Business Week: Brexit concerns bring sales hangover after summer spree

The long hot summer helped many businesses stay afloat after a turbulent start of the year, but September saw an end to the summer spree as a sales hangover set in for retailers, car sales and the housing market. Growth in total sales plunged to the weakest level in almost a year in September as shopper confidence dropped, according to the latest data from the British Retail Consortium (BRC) and the accountancy firm KPMG.


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Across the country, consumers appear to have lost some of their defiance in the face of Brexit uncertainty, as the BRC sales report shows growth stumbled to 0.7% last month, compared with 2.3% growth in September 2017. This would be the lowest growth rate since October 2017. When excluding new store openings, like-for-like sales dropped by 0.2% in the year to September, compared to a 20% increase in the same period the previous year.

The historically reliable back-to-school push did not elevate apparel sales, as it was mainly non-food items that declined: 2.7% on a total basis and 4% on a like-for-like basis. Food sales however fared better with a 2.3% like-for-like increase and 3.4% in total. Online retail continued to perform better still. Clothing sales managed to grab the attention of those browsing the web to refresh their wardrobe. Online retailers registered 5.4% growth in September, but that’s still half as much as last year. Instead, the latest tech launches appear to be a rare source for optimism.

Retail’s latest woes are blamed on a difficult operating environment. “The retail industry pays a disproportionate amount of tax,” said Helen Dickinson, Chief Executive of British Retail Consortium. “It represents 5% of the economy but pays 10% of business tax and almost 25% of business rates. A tax system skewed towards high taxes on people and property is contributing to stores closures and job losses and is stalling the successful reinvention of our high streets. Taxes apply to all businesses, so the answer is not additional taxes solely on the retail industry.”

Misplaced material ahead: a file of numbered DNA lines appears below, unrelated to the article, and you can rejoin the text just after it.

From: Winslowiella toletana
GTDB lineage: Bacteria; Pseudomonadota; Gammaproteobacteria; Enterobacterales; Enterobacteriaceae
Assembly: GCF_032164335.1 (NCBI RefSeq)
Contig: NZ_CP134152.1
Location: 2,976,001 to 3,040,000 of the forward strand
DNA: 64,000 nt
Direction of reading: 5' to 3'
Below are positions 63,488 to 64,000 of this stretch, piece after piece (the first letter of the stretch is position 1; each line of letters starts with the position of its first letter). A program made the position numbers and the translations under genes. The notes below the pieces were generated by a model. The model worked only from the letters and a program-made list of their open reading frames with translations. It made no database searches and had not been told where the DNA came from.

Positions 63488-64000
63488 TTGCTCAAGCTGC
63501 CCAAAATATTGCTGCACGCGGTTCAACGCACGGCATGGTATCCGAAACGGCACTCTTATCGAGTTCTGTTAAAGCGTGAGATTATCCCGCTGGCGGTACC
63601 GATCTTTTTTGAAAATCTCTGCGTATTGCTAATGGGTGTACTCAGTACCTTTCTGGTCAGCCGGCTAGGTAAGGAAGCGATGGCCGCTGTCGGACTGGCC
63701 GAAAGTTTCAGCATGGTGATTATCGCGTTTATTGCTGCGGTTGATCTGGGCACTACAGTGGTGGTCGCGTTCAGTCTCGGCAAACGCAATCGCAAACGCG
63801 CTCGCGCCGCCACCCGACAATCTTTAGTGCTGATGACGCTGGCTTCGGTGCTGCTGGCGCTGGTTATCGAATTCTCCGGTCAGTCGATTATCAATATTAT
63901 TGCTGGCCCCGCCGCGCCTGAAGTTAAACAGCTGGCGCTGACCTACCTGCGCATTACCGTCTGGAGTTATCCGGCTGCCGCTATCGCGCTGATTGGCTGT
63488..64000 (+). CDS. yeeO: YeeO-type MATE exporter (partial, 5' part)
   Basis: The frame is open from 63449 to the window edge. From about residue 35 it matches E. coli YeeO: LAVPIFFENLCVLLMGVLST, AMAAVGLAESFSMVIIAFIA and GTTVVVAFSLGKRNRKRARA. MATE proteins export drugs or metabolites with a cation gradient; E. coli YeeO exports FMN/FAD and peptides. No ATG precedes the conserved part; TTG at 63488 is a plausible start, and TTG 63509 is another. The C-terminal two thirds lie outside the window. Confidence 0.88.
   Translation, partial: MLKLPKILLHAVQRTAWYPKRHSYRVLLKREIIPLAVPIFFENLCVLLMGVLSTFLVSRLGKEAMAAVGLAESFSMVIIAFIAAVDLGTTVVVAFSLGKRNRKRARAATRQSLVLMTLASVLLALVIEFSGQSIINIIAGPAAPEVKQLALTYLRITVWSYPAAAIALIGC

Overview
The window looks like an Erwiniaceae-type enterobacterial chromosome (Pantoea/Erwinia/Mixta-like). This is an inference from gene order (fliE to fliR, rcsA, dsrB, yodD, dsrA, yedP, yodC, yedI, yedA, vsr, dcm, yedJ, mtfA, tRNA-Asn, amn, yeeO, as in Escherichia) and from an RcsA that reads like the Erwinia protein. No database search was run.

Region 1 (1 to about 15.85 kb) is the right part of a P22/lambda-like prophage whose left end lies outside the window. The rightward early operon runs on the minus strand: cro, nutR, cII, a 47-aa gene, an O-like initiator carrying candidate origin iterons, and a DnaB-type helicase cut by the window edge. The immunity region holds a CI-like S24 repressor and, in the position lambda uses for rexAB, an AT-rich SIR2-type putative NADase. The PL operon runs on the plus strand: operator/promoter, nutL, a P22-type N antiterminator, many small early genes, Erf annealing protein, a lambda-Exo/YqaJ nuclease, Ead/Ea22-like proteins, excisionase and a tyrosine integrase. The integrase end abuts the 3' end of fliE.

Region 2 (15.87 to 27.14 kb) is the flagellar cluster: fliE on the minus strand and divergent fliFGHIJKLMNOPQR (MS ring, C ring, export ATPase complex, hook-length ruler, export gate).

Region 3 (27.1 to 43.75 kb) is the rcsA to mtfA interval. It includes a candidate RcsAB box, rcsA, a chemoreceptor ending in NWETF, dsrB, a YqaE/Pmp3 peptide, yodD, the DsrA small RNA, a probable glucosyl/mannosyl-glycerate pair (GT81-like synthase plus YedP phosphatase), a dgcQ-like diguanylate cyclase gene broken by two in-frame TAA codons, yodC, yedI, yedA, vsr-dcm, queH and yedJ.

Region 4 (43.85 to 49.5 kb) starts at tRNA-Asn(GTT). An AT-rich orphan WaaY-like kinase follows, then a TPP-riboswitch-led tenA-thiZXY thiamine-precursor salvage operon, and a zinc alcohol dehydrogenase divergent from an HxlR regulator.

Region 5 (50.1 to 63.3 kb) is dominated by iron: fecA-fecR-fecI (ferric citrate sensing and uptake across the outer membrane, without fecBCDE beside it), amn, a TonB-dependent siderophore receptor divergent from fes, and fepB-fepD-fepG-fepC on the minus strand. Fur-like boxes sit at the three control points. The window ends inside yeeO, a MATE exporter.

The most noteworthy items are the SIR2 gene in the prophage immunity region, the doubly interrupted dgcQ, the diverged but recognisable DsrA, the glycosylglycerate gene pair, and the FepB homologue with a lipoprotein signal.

People are not just shopping less, but also delaying big ticket purchases. Just like retail, car sales had a turbulent first eight months of a the year, an unusually high August, and a September slump. New car sales plunged 20.5% in September according to the Society of Motor Manufacturers and Traders. The decline was felt across the board, with registrations down for private consumers, fleets and businesses all dropping by -20.1%, -22.4% and -6.3% respectively. This was partly due to a new set of emission standards brought in by the EU and a shortage due to manufacturers’ lack of compliance. Only electric vehicles saw a modest rise of 3.9%. Alex Buttle, director of car buying comparison website Motorway, said: “We are now entering a crucial and unprecedented period for the car industry, as the next new number plate will be March 2019 when the UK is due to leave the EU. It’s likely to be a rollercoaster ride for new car sales figures for the foreseeable future, but it feels like we have just plunged into a deep canyon.”

House sales have not had a better September either. Demand from new buyers in the East Midlands remains weak for the sixth successive month, making the twelve-month sales indicators turn pessimistic according to the September 2018 RICS UK Residential Market Survey. Looking at new buyer demand, enquiries slipped again during September, with the net balance falling to -15%. These recent results point to a sustained decline in interest from would-be buyers across the East Midlands. Simon Rubinsohn, RICS Chief Economist, commented: “There are a number of themes running through the comments of respondents this month but uncertainty relating to Brexit negotiations is at the very top of the list.” Chris Charlton of Savills in Nottingham added: “It appears the Autumn market has not arrived and concerns are growing for the last quarter.”

Believe it or not, Brexit appears to be the biggest confidence factor on people’s minds, as experts hedge their bets on the future of the negotiations and retailers hope for a better fourth quarter. Paul Martin, UK Head of Retail at KPMG, said: “The final golden quarter of the year marks the ultimate test for many players, but retailers must also successfully navigate the upcoming government Budget, Black Friday, Christmas, and of course Brexit.”

“Shopper confidence has followed a downward path,” said Jon Woolven of the IGD, the Institute of Grocery Distribution. “Brexit related uncertainty probably plays a part in this, so retailers will be hoping for a clear resolution ahead of the Christmas shopping season.” “Reality finally bites,” added Samuel Tombs, chief UK economist at Pantheon Macroeconomics. “With consumers’ confidence still low amid continued Brexit uncertainty and indicators pointing to slowing employment growth, retail sales look set to be lacklustre in the fourth quarter.”


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